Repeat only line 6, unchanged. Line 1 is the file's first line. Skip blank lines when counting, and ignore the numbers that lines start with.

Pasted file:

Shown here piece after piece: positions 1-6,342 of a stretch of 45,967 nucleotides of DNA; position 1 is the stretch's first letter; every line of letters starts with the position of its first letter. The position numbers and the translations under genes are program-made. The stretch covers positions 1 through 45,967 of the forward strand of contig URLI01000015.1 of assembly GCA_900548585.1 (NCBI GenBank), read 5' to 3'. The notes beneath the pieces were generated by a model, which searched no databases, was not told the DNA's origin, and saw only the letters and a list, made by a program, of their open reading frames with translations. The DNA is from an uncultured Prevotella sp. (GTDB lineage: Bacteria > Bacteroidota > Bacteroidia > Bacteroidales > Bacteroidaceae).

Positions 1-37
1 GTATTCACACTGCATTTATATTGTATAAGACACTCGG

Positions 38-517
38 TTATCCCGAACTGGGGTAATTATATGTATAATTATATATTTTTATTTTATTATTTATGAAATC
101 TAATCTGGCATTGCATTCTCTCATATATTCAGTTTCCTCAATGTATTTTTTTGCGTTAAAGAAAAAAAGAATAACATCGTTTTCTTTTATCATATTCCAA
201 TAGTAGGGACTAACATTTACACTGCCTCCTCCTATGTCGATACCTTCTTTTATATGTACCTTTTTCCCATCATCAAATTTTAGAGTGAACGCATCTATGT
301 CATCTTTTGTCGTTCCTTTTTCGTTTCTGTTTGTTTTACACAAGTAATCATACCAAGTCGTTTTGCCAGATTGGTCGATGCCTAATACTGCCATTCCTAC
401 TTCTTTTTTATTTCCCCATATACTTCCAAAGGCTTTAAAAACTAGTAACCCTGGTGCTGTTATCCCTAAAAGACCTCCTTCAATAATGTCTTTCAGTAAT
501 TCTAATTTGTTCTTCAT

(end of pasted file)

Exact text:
101 TAATCTGGCATTGCATTCTCTCATATATTCAGTTTCCTCAATGTATTTTTTTGCGTTAAAGAAAAAAAGAATAACATCGTTTTCTTTTATCATATTCCAA